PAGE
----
Airline Bar Codes Could Catch Terrorists

The Transportation Security Administration is set to begin testing an IT-based system designed to catch terrorists before they reach the gate.
A bar code on an airline boarding pass could soon contain a hidden red flag warning government security officers at airport checkpoints that the passenger could be a terrorist on a federal watch list.

In the next few weeks, the Transportation Security Administration, which becomes part of the Department of Homeland Security on March 1, will begin testing at several unidentified midsize airports a $70 million IT-based system aimed at catching terrorists even before they reach the gate. Delta Air Lines will participate in the test.

The system, known as the Computer Assisted Passenger Pre-Screening II program, or CAPPS II, would imprint a bar code containing one of three color-coded scores. Transportation Security Administration agents would scan the ticket before letting passengers approach their gates. Red would suggest the passenger could be a terrorist and should be detained. Yellow would require agents to more closely scrutinize passengers before letting them proceed to their gates. Green would imply no security risk, with passengers continuing on with little or no interference by TSA agents.

TSA officials won't discuss specifics about the technology. IBM recently completed a $1 million project that created an airline data interface system that lets different airline passenger information systems communicate with the TSA's computers. Within days, TSA is expected to name a contractor to build a risk-assessment engine to take information from airlines' passenger lists, the government's terrorist watch list, and other databases, such as those that track the movements of international travelers, to generate the security codes.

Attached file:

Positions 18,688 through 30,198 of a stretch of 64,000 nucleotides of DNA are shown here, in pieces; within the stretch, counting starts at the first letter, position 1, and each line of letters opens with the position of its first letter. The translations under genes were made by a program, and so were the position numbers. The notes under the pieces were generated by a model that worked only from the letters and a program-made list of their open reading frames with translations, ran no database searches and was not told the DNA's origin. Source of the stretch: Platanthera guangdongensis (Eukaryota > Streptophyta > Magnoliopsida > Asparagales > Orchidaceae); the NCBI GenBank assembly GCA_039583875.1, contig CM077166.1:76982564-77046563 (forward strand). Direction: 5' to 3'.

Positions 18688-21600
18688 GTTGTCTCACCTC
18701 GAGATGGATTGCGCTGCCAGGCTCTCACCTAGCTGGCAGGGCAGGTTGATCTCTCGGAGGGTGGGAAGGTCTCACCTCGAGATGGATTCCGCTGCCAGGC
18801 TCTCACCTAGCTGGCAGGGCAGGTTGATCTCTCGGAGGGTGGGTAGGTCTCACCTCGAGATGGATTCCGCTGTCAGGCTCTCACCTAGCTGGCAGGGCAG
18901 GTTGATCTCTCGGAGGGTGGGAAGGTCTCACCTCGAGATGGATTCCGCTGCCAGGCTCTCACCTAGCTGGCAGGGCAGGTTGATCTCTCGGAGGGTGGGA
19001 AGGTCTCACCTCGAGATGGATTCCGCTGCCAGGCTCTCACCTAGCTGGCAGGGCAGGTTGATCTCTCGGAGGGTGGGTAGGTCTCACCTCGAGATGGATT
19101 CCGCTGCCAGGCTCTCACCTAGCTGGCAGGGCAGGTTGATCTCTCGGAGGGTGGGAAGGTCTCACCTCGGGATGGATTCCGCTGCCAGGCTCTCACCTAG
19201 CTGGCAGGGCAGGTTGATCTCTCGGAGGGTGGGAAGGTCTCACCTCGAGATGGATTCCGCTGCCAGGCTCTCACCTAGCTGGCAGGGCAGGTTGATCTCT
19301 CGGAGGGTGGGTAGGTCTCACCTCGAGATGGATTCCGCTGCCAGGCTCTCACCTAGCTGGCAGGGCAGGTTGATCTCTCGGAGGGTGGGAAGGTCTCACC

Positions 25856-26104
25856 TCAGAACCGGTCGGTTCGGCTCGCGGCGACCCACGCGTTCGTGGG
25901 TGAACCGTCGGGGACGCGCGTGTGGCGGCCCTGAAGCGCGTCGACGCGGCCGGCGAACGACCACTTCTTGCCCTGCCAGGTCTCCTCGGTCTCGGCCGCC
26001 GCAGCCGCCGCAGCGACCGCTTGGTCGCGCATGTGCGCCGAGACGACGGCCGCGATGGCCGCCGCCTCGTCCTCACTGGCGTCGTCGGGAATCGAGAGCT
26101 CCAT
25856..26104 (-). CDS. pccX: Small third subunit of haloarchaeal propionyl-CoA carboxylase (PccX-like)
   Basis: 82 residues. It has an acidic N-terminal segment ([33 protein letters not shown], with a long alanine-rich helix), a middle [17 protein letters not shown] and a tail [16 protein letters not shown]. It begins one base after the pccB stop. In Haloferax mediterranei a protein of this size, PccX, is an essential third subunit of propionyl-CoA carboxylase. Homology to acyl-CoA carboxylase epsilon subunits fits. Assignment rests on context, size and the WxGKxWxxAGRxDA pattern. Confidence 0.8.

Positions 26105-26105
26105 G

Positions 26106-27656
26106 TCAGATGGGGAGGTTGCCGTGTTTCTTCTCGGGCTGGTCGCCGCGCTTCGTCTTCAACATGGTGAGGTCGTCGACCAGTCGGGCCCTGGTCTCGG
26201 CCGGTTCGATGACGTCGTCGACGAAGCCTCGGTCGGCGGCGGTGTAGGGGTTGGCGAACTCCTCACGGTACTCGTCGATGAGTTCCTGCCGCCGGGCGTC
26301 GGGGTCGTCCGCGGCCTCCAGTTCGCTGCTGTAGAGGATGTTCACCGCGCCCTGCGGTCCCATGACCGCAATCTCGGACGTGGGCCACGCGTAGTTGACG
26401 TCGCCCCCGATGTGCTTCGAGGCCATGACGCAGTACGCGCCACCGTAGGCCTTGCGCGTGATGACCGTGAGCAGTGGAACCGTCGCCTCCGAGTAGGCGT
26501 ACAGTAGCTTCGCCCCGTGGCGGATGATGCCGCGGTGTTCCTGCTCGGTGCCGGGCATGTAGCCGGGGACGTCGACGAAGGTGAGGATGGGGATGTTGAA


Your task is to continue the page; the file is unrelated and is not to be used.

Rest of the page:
Privacy experts have expressed fears that the system is intrusive as the government combines private data on passengers with information it already stores. Not so, contend TSA officials, who say the system has no data mining capabilities and won't be designed to create files on individuals. "The system will have no capability to do its own intelligence sweeps," says Chet Lunner, a spokesman for the Transportation Department, which oversaw TSA until last week. "It's fairly analogous to credit-card transaction, using the same logic and algorithms." No permanent records will be maintained.

So anxious are officials about privacy concerns that the government is sending its top brass--including Admiral James Loy, undersecretary for security at Transportation--to speak with civil-liberties and privacy groups in the coming weeks about CAPPS II.